Wayne Kramer memoir. Radical politics in the 1960s

Wayne Kramer. The Hard Stuff.

The MC5 was more than a band to me. They were unapologetic, stoned political radicals in the late 60’s-early 70’s. So was I. (They also got strung on white powders, got arrested, and I did too.) They were part of my soundtrack for that insane era of huge protests when cities burned and leaders were murdered. They were also astonishingly good, and took rock and roll where it hadn’t been before.

Wayne Kramer was their guitarist. Their first album “Kick Out The Jams” was a benchmark for pissed off politics, ferocious rock and roll, and definitely influenced punk and metal to come. Kramer is doing a 50th anniversary tour now with a seriously good lineup. He also just wrote a memoir, “The Hard Stuff: Dope, Crime, the MC5, and My Life of Impossibilities.” (PS. He survived all the madness and so did I.)

The parts about the late 1960’s will probably seem a strange planet to those who weren’t there. I was there (and do remember some of it, ha!) So when he talks about how the MC5 got poleaxed by those he thought were allies, like the Motherfuckers and SDS, I know who they were and what he means.

Yeah, circular firing squads AKA I’m More Leftie Than Thou. This was poison on the left then and still is. Some of it is due to ideology taking precedence over organizing and rationality. We Must Follow The Correct Line. No, start organizing, work with others, then what you need to do will become apparent. And of course any radical group then and now has informers in it who deliberately cause problems. That’s not paranoia.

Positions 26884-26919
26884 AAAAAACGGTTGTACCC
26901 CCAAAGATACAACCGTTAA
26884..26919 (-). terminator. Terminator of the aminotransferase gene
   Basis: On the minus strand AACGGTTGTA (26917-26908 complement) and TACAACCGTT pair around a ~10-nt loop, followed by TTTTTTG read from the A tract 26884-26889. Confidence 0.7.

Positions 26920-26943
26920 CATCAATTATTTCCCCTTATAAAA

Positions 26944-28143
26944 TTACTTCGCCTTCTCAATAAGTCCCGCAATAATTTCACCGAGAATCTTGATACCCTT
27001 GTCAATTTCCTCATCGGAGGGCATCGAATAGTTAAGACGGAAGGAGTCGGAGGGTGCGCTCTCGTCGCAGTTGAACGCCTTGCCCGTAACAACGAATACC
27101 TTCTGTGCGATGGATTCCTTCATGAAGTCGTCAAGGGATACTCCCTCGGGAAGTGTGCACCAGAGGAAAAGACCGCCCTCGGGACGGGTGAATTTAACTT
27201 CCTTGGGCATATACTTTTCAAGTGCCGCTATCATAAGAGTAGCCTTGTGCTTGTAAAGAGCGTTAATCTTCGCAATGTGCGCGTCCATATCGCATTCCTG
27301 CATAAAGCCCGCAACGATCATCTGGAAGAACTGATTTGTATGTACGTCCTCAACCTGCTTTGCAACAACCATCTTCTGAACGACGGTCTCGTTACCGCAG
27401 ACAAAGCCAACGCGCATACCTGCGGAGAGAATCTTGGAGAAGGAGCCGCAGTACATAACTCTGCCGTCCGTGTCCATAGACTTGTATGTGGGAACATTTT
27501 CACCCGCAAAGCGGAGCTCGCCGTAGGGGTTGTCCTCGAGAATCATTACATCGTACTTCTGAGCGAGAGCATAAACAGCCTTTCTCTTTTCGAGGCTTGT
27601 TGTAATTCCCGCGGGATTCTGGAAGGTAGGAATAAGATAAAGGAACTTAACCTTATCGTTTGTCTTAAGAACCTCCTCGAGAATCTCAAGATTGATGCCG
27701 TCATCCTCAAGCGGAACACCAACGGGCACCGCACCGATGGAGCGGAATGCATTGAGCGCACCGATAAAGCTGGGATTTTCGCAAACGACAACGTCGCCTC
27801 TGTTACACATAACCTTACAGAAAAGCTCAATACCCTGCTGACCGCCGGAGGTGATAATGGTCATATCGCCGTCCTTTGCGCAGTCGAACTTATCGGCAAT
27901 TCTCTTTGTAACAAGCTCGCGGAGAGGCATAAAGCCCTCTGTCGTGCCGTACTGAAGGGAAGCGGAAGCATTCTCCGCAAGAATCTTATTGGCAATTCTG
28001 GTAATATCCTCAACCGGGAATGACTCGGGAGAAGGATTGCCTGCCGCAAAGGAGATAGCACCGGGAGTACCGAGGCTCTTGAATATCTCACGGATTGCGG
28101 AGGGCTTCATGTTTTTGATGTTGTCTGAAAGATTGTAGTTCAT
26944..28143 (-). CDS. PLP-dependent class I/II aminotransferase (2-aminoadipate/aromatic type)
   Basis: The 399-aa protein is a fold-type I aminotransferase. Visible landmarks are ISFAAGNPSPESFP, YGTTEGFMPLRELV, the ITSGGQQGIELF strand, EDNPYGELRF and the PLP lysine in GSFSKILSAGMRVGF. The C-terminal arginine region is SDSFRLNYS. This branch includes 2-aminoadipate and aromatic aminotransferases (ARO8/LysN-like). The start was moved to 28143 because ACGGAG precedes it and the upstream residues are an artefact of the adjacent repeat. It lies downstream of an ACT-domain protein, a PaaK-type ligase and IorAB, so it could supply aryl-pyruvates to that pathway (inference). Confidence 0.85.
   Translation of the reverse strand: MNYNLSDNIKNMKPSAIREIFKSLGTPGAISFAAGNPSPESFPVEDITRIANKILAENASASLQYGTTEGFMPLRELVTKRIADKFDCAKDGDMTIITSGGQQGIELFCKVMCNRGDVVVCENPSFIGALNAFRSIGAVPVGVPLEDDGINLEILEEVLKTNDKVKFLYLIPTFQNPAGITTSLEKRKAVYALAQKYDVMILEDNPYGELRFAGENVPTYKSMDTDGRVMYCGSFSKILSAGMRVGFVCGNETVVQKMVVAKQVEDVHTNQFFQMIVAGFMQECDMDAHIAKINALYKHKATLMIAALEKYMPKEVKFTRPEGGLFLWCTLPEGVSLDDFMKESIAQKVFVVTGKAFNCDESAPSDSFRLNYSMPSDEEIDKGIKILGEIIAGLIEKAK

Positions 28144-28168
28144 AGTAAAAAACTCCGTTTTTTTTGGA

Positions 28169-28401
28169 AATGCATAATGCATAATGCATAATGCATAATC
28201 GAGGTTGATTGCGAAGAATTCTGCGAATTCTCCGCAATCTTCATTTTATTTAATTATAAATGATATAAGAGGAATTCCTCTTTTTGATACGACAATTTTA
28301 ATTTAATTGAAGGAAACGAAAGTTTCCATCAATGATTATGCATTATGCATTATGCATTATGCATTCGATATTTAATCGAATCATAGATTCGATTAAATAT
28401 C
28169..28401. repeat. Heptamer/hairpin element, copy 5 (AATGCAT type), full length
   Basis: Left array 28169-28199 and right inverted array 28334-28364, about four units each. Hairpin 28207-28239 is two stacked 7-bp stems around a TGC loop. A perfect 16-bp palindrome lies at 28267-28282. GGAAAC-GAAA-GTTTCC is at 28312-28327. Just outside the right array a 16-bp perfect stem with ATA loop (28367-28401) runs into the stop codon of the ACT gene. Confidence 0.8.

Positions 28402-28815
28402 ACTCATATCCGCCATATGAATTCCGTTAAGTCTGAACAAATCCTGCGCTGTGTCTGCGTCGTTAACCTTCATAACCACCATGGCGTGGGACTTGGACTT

One fascinating thing I didn’t know. Three of their allies in the White Panther Party were arrested for blowing up a building. At the trial, the government said they had the right to use wiretaps with no warrant because national security. The judge disagreed. The government appealed it to the Supreme Court, and lost. This had a major impact on government cases going forward.

From the book:

“Our White Panther illegal wiretapping case was the spark that led directly to the resignation of Richard M. Nixon and prison terms for most of his gang. Rather than reveal the scope and details of their illegal operations, the government decided to withdraw cases grounded in illegal wiretaps against the Black Panther Party, the Weathermen, and various antiwar, civil rights, and other organizations across the country that were caught up in Operation COINTELPRO.”

From a Billboard interview:

MC5’s Wayne Kramer talks ‘The Problem With Revolutions on the Left’ In candid memoir.

The greatest revelations, he feels, are in the MC5’s relationship with the counterculture and political left during the ’60s; Initially embraced as the musical arm of Michigan’s White Panther party, Kramer says the group was ultimately let down by those he and his bandmates felt firmly in league with.

“We expected pushback from the authorities and from Nixon and the police and parents and prosecutors,” Kramer says, “but we didn’t expect to be clobbered by the SDS [Students for a Democratic Society] and hardline Marxists and our colleagues and comrades on the left. They were merciless on us. Some of them viewed us as the enemy. We weren’t the enemy. We weren’t running a war in Vietnam. We weren’t polluting the planet. We were a band that shared the same ideas they did, and we were trying to tell the world about it.

“It’s the typical problem with revolutions on the left. It’s the circular firing squad, and they end up playing right into the hands of the people they’re fighting or revolting against. That was very disappointing.”

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